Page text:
The concept of marriage for a lifetime seems to be fading, and in no age group is this evidenced more than among those closest to retirement age. Couples age 50 and older are the rising demographic of divorce clients, and researchers are curious about why this seems to be the new trend. While every marriage is unique and every divorcing couple has their personal reasons, some studies have shown common elements that lead to so-called “gray divorce.”
Many gray divorces are second marriages, which typically have a higher rate of divorce to begin with. However, some are unions of many decades. Experts say these long-term marriages come to an end for a variety of reasons, including:
- Better health care and healthier living habits lead to longer lifespan, and some do not want to spend the next 20 years with the same spouse.
- Some couples have been harboring resentments for decades, and now that the kids are out of the house, they no longer have a reason to stay together.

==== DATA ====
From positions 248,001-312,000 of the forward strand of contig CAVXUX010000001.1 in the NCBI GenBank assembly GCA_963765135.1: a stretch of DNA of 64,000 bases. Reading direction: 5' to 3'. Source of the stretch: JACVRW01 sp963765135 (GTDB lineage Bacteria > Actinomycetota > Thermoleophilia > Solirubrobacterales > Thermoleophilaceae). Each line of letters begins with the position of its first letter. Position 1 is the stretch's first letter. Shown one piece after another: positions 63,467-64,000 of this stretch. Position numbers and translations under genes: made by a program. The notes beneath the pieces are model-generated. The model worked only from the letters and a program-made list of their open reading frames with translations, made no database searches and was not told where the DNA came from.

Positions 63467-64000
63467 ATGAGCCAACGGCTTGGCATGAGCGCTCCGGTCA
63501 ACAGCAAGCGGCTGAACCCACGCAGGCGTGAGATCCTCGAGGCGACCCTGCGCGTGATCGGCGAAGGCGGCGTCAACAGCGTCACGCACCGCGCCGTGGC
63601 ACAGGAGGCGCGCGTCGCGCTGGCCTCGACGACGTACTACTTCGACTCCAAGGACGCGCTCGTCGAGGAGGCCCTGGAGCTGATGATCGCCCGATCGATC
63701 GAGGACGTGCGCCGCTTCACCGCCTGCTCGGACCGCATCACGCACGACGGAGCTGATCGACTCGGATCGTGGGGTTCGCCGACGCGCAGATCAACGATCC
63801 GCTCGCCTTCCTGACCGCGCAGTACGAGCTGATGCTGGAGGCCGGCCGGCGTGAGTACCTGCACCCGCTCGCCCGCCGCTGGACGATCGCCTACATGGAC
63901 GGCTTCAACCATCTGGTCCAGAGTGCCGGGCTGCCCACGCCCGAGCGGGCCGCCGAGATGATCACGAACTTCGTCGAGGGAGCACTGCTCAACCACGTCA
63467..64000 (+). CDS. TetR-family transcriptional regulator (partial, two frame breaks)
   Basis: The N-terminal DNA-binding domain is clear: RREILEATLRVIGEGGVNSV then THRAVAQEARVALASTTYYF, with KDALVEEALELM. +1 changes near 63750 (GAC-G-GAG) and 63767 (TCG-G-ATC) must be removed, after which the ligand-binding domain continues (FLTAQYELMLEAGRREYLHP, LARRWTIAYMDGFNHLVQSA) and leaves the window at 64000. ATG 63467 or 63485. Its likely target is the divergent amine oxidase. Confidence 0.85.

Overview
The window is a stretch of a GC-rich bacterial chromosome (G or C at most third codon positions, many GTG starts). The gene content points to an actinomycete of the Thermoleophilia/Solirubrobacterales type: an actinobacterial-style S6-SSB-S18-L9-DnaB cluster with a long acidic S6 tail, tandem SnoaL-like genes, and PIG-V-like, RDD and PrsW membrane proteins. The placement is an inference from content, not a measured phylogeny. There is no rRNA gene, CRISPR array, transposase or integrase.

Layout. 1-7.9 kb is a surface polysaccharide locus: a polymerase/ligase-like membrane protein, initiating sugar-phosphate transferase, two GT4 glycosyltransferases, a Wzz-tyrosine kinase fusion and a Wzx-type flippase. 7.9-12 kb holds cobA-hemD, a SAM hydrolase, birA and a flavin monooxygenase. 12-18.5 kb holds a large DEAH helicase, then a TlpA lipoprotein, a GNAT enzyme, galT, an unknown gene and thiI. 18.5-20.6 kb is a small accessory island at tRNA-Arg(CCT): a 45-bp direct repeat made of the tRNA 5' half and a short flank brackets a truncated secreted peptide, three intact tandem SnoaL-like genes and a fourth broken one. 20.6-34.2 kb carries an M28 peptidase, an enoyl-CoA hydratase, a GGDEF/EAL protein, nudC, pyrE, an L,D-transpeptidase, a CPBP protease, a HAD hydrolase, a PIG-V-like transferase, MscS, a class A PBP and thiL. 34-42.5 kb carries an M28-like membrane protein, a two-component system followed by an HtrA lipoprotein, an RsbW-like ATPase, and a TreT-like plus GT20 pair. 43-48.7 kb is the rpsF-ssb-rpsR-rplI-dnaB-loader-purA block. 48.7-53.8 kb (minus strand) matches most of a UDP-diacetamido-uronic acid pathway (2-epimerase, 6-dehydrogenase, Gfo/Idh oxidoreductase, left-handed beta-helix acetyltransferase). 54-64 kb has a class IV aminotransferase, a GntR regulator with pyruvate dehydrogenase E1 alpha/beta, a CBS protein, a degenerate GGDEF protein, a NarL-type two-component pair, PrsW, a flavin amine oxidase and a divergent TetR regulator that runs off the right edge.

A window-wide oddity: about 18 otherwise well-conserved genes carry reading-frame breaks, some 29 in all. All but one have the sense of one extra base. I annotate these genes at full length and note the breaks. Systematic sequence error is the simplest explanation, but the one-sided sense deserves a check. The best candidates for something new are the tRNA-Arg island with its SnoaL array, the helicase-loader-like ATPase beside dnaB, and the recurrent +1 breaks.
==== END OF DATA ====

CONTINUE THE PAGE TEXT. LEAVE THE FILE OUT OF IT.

- Moms who have stayed home to raise children are now looking to re-enter the workforce just as their spouses are getting ready to retire.
- Some spouses feel they are not married to their soul mates, and they want one more chance to try to find someone with whom they can connect.
The ramifications of a gray divorce can be very serious. They include the division of a lifetime of assets, the challenge of finding ways to support oneself when resources are low and the splitting of a retirement savings on the cusp of retirement. Since many struggle financially following divorce even in the best of circumstances, a gray divorce may be all the more reason to seek sound advice from an experienced legal professional.